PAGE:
Cultural factors shape health-related beliefs, behaviors and values. For decades, many have argued that therapist multicultural competence shapes the therapy process and affects patient outcomes. Some therapists have poorer outcomes with patients of racial/ethnic minorities compared to White patients. Multicultural competence refers to the ability to work effectively across many groups including minority groups. In 2008, an American Psychological Association Task Force detailed recommendations for multicultural competencies. Multiculturally competent providers are those who: expand their knowledge of their client’s background, use culturally relevant interventions, and gain awareness of their own assumptions and the impact of these on their therapeutic work. In this meta analysis, Tao and colleagues aimed to assess the relationship between multicultural competence in therapists with therapy processes and client outcomes. They reviewed 18 studies that included over 1600 clients, the vast majority of whom identified as a racial/ethnic minority. Therapist multicultural competence was assessed by client self report. Therapist multicultural competence was highly correlated with therapy processes like: therapeutic alliance (r = .61), client satisfaction (r = .72), and session depth (r = .58). The association between therapist multicultural competence and client symptom outcomes were moderate in size but significant (r = .29). A separate analysis showed that the relationship between multicultural competence and therapy process variables (alliance, satisfaction, depth) were significantly larger that associations with client outcomes.
Therapists’ abilities to integrate aspects of their client’s cultural narrative into their interventions significantly accounted for difference in outcomes. In other words, clients who perceived their therapist as more culturally sensitive had better outcomes. This was likely related to more positive therapeutic processes (i.e., alliance, satisfaction, session depth) between clients and therapist dyads, within which clients perceived the therapist as multiculturally sensitive. A provider’s ability to recognize how their own personal backgrounds influence their own and clients’ behaviors will result in better therapy processes and improved client outcomes.
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Psychological Treatments for Post Traumatic Stress Disorder
Bradley, R., Greene, J., Russ, E., Dutra, L., & Westen, D. (2005). A multidimensional meta-analysis of psychotherapy for PTSD. American Journal of Psychiatry, 162, 214–227.
The psychotherapy research literature on treatment of post traumatic stress disorder (PTSD) has focused on cognitive behavioral therapy (CBT, with exposure and/or cognitive restructuring) and eye movement desensitization and reprocessing (EMDR). Exposure therapy involves confronting memories of the trauma or cues related to the traumatic event. Other CBT skills include developing skills for anxiety management or challenging distorted cognitions. In EMDR the patient is asked to develop an image of the traumatic event while tracking a bilateral stimulus. Most studies demonstrate the effectiveness of CBT for PTSD in the short term. However, many studies have excluded patients with comorbid conditions. For example, patients with PTSD often also have significant other symptoms like depression, substance abuse, other anxiety disorders, and personality disorders. In this meta analysis, Bradley and colleagues were interested in documenting the overall efficacy of psychological treatments for PTSD. They also wanted to report on any evidence on the long term efficacy of treatments for PTSD, and on evidence of the effects of excluding patients with comorbid disorders. Bradley and colleagues included randomized controlled trials published between 1980 and 2003 (i.e., 26 studies representing 1,535 patients). Also, they looked at outcomes defined in a few ways: change in symptoms as documented by the effect size, proportion of patients no longer meeting diagnostic criteria for PTSD (but who may have residual symptoms), and proportion whose symptoms improved significantly. Across all treatments, the average pre to post effect size was large (d = 1.43), and comparisons to control conditions were also large (d = .83). The results suggested that psychotherapy produced substantial effects for PTSD. Differences between types of therapy (CBT, CBT with exposure, EMDR) were negligible. Fifty six percent of patients no longer met criteria for PTSD, and 65% showed improved symptoms. At follow ups, 62% no longer met diagnostic criteria for PTSD and 32% were deemed improved, but the number of studies with follow up data were small (k = 10) and so the results could be unreliable. Of those who started treatment, 78.9% completed the therapy. Of those who were assessed, 30% were excluded because of suicide risk, drug or alcohol abuse, or “other serious comorbidity”.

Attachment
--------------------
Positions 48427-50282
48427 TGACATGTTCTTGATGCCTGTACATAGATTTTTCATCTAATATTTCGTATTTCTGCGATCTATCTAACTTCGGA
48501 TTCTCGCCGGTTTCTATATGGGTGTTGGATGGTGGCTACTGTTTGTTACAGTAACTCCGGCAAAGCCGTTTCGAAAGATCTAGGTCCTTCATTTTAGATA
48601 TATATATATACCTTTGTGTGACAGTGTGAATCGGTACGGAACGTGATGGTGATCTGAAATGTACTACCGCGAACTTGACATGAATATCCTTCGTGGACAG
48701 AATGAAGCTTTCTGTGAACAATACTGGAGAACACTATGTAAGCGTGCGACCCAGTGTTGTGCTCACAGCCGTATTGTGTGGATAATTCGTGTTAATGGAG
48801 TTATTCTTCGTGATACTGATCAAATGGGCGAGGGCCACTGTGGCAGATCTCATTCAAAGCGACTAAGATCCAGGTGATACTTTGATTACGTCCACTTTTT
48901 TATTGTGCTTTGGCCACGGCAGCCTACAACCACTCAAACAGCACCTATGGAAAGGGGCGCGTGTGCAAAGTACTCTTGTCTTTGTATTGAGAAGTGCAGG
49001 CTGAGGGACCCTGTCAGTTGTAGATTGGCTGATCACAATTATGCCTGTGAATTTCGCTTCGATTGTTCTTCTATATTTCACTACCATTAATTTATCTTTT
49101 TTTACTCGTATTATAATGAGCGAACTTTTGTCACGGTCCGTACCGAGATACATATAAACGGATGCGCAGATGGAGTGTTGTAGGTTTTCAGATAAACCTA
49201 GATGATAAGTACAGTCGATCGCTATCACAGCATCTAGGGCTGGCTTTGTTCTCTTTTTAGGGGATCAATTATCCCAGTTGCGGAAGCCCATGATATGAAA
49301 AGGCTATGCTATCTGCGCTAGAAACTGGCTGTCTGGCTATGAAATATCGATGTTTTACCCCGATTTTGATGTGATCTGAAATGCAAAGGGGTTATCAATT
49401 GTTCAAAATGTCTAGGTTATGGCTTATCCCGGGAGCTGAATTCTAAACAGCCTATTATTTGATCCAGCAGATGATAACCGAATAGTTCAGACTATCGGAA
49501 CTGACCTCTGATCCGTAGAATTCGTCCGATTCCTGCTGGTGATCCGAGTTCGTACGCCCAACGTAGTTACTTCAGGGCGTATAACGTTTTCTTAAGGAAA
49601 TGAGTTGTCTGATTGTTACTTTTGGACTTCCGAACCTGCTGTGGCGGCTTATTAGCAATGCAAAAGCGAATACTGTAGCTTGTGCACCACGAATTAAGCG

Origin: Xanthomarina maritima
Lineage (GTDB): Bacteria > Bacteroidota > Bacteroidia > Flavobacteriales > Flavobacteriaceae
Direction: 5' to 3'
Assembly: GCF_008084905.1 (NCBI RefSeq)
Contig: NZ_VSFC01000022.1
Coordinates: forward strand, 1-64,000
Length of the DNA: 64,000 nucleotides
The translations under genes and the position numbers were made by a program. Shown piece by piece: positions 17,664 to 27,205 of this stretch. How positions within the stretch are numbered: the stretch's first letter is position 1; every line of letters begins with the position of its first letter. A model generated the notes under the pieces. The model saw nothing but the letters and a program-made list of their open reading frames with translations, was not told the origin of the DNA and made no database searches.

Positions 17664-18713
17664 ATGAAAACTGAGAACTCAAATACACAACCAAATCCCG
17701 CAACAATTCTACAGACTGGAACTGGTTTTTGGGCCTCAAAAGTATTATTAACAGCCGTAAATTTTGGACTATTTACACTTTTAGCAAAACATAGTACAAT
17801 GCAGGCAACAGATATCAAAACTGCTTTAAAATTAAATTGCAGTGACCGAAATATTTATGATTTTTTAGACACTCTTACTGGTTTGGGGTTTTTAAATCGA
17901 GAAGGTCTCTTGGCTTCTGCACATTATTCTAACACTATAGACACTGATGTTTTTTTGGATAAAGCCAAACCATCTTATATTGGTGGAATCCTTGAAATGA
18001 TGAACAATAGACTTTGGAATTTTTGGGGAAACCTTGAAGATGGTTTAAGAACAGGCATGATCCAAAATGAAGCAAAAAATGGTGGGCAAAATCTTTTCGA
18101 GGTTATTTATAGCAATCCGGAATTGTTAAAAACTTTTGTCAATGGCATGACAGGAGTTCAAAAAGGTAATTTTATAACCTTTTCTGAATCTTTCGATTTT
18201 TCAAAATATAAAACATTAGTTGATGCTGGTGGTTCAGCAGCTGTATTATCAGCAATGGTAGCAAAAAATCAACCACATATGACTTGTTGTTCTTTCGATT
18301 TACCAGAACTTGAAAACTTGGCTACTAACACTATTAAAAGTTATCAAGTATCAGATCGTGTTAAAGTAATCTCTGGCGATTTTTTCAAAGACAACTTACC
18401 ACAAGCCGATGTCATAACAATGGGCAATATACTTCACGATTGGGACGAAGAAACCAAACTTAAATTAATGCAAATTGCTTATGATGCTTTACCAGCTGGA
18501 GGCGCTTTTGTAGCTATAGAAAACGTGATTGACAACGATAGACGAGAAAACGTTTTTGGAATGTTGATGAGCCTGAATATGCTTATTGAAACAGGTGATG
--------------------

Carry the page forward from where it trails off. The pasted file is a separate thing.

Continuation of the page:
Treatment guidelines from the International Society for Traumatic Stress Studies list a number of effective treatments for PTSD. The evidence for efficacy is strongest at post treatment, and more research is necessary to demonstrate efficacy in the longer term. There is currently little evidence that any one treatment approach is more effective than another, and some researchers are debating whether specific interventions like exposure is necessary to treat PTSD. Bradley and colleagues argue that we need more research on alternative treatments for PTSD and research on patients with multiple symptoms and comorbidities.